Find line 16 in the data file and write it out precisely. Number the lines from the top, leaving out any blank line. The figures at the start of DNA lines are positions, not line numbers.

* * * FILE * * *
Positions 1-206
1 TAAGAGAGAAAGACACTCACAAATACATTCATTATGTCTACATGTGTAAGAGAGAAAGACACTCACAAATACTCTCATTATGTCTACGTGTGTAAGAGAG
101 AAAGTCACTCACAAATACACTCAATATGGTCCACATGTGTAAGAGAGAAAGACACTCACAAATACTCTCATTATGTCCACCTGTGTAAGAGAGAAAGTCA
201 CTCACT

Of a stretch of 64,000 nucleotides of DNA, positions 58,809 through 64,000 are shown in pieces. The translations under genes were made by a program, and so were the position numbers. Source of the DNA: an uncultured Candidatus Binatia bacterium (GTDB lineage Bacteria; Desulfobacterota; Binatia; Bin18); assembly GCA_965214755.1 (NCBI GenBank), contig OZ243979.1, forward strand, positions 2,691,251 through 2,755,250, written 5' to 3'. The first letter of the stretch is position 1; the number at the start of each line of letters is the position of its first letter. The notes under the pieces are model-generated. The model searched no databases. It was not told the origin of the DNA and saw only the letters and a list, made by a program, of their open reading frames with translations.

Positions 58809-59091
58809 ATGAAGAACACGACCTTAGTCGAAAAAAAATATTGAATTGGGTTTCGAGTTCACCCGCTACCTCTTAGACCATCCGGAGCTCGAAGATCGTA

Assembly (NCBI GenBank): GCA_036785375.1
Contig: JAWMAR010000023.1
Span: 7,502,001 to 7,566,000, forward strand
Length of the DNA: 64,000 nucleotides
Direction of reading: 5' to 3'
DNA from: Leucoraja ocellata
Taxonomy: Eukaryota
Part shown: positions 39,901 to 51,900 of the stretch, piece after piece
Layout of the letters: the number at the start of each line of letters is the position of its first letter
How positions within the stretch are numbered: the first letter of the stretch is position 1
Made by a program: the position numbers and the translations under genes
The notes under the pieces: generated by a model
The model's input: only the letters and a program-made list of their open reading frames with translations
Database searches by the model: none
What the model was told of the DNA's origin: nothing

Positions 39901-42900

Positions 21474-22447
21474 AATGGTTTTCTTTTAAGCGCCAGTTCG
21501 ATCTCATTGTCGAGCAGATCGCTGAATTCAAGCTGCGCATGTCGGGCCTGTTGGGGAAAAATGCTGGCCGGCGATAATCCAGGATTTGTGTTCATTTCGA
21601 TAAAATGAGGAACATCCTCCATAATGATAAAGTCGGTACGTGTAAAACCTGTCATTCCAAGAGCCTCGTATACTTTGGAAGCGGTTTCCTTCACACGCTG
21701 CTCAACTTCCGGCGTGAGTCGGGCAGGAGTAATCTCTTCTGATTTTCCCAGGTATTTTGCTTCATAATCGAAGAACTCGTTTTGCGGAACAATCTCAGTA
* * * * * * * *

Layout of the letters: the number at the start of each line of letters is the position of its first letter